West Cook Inlet: Ethnographic Overview and Assessment for Lake Clark National Park & Preserve

green book cover of West Cook Inlet with two inset photos of small villages with skiffs near the water.

"One man went out to sea in a one-hole skin boat to look for a whale. When he came to a sleeping whale, he shot a crossbow arrow into its blowhole and then he got away fast. The next day he looked for it and found it floating. He went home. And the south wind blew. When it stopped blowing, then all the people from the different villages went to Polly Creek and looked for it. They found it floating and tried to move it toward shore. And at Polly Creek it drifted ashore. Thus they named the place, "'where we found a whale.'" ~Peter Kalifornsky

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This report describes the culture and history of western Cook Inlet in southcentral Alaska. The primary goal is to identify the traditional and contemporary associations between the people and communities in and near the coastal and inland regions of Lake Clark National Park and Preserve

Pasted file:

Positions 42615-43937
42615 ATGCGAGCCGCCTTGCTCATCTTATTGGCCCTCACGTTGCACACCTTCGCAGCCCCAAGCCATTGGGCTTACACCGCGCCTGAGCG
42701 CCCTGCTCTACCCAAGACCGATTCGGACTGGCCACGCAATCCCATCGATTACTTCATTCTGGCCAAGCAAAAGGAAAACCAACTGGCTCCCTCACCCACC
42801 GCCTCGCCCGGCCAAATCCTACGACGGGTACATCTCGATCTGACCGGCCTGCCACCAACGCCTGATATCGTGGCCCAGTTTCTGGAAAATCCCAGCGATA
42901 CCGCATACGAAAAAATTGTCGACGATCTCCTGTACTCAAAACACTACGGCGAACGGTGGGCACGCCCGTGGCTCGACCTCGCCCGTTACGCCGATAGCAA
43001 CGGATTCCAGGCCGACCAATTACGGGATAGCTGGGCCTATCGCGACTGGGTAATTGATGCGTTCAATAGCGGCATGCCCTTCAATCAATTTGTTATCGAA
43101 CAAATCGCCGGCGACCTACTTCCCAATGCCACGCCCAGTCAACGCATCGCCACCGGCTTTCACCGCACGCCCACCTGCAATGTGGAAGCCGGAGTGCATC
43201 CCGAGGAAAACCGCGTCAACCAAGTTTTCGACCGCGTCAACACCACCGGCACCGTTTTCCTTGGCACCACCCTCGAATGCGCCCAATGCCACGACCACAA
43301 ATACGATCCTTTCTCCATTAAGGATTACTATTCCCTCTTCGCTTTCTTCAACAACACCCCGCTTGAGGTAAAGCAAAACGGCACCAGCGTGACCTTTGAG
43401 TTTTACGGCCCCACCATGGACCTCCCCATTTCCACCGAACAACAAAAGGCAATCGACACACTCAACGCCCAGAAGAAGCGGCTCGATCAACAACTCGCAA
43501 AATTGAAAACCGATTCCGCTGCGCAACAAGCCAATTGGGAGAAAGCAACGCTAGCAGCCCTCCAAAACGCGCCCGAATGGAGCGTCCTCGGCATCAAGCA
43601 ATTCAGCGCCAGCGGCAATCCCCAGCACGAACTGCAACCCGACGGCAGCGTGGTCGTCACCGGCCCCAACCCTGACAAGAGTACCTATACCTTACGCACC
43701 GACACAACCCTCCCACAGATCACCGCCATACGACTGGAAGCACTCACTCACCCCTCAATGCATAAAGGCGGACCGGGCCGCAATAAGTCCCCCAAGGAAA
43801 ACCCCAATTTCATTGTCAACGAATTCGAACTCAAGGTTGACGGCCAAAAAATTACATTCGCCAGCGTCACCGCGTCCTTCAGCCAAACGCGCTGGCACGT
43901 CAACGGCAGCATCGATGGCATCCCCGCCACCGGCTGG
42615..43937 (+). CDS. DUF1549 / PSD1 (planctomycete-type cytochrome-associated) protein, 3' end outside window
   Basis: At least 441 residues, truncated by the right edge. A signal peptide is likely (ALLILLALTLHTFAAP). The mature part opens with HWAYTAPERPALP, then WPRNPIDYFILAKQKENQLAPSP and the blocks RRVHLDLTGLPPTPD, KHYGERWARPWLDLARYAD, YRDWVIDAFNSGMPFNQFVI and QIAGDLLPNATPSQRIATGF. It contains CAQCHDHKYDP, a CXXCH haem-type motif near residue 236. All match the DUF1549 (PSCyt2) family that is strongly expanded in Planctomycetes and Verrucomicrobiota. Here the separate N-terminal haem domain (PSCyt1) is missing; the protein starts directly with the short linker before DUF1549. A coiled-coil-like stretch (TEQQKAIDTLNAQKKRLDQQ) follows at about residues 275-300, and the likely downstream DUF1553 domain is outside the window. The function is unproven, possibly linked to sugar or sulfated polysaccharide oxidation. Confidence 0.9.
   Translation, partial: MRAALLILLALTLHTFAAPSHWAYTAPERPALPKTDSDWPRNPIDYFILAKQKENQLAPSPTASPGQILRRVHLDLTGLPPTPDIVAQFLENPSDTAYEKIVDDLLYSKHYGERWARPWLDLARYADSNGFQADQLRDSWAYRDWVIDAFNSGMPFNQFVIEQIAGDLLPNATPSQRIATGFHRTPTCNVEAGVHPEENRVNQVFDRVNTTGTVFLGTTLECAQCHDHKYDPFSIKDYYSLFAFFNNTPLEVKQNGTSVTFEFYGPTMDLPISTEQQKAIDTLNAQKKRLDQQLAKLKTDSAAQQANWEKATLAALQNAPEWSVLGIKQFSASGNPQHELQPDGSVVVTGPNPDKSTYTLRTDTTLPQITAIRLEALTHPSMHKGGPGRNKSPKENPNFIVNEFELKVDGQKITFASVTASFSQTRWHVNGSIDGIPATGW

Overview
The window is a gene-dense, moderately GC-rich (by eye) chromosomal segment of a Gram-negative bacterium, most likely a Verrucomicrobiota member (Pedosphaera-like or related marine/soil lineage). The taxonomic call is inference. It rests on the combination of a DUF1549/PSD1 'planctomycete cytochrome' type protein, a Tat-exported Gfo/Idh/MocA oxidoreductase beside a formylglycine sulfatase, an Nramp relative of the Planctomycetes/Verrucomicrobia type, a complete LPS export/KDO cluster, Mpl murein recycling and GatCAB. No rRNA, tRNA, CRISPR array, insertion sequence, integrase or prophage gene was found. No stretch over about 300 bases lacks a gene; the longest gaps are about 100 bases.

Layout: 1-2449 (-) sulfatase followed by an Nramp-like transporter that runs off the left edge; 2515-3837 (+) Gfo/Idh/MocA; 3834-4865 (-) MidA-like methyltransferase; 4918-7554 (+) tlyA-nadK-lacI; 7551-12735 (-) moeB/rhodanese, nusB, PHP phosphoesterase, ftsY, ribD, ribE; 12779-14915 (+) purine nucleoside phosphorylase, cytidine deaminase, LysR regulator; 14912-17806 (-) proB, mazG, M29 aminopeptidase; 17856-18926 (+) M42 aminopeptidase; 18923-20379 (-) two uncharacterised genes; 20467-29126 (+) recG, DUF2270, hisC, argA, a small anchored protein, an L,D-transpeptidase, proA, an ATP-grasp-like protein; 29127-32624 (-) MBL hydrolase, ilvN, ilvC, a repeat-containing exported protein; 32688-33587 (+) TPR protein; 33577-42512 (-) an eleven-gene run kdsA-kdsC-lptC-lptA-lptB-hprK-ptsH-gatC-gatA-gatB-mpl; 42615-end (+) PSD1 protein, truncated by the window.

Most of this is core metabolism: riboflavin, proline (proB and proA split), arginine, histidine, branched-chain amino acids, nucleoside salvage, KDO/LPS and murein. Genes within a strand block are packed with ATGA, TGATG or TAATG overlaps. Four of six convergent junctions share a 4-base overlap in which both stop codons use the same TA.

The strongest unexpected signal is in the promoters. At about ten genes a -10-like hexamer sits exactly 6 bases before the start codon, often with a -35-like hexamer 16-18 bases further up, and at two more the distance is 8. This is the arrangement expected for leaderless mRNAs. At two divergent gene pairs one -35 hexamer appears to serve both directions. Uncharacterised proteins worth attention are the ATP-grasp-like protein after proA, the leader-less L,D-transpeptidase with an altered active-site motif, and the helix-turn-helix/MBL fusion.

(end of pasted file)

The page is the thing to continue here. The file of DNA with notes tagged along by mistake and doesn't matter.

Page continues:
Table of Contents

  • Chapter 1 Study Background
  • Chapter 2 West Cook Inlet and the Dena'ina
  • Chapter 3 The Coming Of the Russians 1780s - 1867
  • Chapter 4 The Early American Period 1867 - 1900
  • Chapter 5 The Early and Middle 20th Century 1900 - 1960s
  • Chapter 6 Contemporary Life on the West Side of Cook Inlet
  • Chapter 7 Discussion and Conclusion

Publication Details
Authors: Ronald T. Stanek, James A. Fall, and Davin L. Holen
Publisher: National Park Service
1st edition: 2006
ISBN: 978-0-9796432-0-0

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